Social Class Reproduction

Four Rules for Teaching Writing:
Image result for image: joy of writing
Always give writing assignments that

1. you will enjoy reading;
2. students will enjoy writing;
3. students will enjoy reading what others in the class have written
4. you will enjoy writing.

If any one of these conditions were not true, then it probably wasn't a very good assignment.

Advice I give to my students: When your words surprise you, you know you are writing.

Friday, September 25, 2015

A Reply to More Ignorance

I am a member of a university writing committee charged to investigate the state of writing at Drexel and what we can do to improve student writing.  One member of the committee send around a link to Natalie Wexler's Op-Ed in the Washington Post: Why Americans Can't Write.  I sent to our committee the following response:

Broken Words. Model holding broken typewriterFor my response, please see my blog link to another uninformed opinion of the same ilk. Apologies, if my post offends anyone:

Personal Writing in the Classroom: Bad Ideas about Writing

As I note in this post (and as did the Zeff article we cited in our report), this kind of uninformed opinion, while popular, is nothing new (I'm inclined to link it to Trump's rants about what's wrong with America--and I know how to fix it; just trust me).  It seems slightly naive to look for educated opinions on a subject from someone who has zero credentials in the field. Natalie Wexler has been a volunteer tutor in DC schools. This does not make her an expert in the field of writing. I would hate to have a physicist take my opinion (although I happen to like physics) on what should be taught in physics classes and how it should be taught. As scholars who presumably respect research and scholarship, we should perhaps respect people who actually have expertise in a particular field.

As did Zeff, I historicized this common complaint about students writing. If anyone has the time, look on the right side of my blog for examples of how "kids can't write" (Student essays: our first year at Drexel).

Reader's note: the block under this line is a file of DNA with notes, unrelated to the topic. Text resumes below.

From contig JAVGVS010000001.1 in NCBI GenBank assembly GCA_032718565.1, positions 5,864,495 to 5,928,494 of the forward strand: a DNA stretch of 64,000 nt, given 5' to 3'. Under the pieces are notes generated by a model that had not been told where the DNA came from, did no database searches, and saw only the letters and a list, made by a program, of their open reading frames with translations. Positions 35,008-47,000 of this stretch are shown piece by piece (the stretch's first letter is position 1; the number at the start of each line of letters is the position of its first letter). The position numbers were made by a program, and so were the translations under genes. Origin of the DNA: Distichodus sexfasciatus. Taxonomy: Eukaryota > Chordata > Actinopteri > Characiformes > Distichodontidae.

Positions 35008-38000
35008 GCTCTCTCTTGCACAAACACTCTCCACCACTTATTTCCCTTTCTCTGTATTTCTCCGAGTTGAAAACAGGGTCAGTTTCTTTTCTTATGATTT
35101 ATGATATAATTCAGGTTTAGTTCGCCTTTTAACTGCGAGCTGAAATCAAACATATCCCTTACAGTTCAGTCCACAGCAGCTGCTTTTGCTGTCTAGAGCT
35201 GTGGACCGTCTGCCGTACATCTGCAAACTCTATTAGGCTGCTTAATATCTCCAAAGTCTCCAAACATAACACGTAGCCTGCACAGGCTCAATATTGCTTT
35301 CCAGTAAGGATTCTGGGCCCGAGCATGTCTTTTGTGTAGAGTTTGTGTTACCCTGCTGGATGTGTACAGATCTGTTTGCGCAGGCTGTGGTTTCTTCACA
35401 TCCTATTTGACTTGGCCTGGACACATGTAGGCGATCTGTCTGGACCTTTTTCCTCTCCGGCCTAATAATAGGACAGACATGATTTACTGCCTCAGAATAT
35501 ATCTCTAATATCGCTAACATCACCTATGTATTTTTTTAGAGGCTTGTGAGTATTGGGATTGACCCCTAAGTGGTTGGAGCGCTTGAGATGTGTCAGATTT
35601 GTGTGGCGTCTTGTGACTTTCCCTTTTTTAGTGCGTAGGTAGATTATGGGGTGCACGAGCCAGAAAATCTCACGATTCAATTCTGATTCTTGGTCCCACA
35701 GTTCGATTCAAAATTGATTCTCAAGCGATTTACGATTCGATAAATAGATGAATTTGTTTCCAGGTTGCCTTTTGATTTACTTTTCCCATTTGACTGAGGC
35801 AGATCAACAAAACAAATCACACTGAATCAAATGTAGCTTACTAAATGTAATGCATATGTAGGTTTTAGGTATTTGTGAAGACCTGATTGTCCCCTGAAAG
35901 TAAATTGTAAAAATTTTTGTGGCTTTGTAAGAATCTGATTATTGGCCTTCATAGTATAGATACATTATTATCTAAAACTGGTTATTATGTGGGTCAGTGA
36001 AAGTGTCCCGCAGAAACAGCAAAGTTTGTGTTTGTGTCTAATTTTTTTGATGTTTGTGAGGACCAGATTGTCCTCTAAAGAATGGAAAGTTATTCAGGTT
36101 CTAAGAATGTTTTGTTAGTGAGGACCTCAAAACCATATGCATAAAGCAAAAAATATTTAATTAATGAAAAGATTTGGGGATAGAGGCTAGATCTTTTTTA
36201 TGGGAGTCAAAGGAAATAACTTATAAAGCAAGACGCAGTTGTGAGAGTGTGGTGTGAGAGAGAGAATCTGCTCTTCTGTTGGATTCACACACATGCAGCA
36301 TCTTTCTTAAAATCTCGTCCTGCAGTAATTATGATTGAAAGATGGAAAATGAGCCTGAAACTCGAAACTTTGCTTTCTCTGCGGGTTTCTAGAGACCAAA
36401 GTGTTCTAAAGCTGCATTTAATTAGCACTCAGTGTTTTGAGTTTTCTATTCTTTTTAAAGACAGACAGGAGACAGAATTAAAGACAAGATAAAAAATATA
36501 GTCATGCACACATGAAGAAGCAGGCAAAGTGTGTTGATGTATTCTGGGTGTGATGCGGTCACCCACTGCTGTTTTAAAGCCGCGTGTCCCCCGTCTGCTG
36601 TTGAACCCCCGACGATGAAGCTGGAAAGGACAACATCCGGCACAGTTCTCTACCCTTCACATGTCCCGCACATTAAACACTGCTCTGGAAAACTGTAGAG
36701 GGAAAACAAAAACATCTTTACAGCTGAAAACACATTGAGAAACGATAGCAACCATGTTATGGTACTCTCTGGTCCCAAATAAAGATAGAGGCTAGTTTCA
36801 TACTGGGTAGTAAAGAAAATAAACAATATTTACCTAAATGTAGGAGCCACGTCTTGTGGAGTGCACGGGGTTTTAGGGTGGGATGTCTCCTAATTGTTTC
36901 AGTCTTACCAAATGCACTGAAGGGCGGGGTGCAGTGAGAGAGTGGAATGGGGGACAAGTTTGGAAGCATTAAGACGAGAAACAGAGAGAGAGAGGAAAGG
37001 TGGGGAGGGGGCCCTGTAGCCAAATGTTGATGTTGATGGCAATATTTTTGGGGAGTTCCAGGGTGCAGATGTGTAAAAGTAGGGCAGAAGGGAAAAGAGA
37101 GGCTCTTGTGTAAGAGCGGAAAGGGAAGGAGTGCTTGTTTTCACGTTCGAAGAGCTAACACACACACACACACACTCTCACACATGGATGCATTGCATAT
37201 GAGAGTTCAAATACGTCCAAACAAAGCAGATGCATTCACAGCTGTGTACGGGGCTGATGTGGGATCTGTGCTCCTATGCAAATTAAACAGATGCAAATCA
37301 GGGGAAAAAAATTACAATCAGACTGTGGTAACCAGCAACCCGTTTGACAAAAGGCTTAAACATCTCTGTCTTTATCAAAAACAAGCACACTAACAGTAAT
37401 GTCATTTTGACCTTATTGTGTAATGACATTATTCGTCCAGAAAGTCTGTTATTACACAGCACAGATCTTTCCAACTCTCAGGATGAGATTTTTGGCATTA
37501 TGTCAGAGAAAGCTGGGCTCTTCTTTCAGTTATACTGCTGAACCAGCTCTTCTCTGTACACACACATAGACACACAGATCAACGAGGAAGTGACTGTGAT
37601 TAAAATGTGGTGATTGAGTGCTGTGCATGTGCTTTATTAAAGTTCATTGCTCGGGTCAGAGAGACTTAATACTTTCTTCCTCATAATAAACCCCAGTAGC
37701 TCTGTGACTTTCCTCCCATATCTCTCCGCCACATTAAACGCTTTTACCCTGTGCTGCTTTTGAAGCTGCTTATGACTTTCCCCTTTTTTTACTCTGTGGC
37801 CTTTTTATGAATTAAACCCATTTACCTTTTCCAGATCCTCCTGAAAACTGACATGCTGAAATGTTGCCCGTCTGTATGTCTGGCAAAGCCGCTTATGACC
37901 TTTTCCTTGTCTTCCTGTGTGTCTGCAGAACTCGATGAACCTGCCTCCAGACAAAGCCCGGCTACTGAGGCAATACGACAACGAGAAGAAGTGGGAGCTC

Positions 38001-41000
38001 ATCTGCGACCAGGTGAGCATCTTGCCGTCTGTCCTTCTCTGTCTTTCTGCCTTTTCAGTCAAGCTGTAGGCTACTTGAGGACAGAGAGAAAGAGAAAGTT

Basically, Wexler is full of bad advice, much of it derived from David Coleman's tunnel vision and his influence on  Common Core. Coleman is one more person who knows next to nothing about teaching writing; yet he is in charge of the Common Core standards--of writing, in particular. He, like Wexler, has a vested interest.  See Diane Ravitch (who finally started investigating rather then repeating the what's-wrong-with-the-
students-these-days line)--her post on Coleman.
I'm just pointing out:  if we want to know something about a particular field, we should probably not rely on op-eds written by people who know next to nothing about that field, no matter how much they say what we want them to say.

Thursday, September 24, 2015

I'm going to try to connect three things: this beautiful day in New Jersey,  Pope Francis, and writing as pleasure.

I have just finished reading my new students' responses to my initial inventory of their writing experiences. A few things are clear: for most of them, school writing has been a pain in the derriere. They don't like to do it. They write about how they don't like reading a text and having to analyze it. Boring (to write and to read). They don't like writing for the teacher, having to guess at what he or she wants, for a grade.  Somewhat surprising is how they mostly know that there is school writing (i call this fake writing) and non-school writing (real writing). They like to do the latter. Many of them persist in writing poems, stories, blogs, in spite of teacher's attempts to promote writing as hard work, as pain.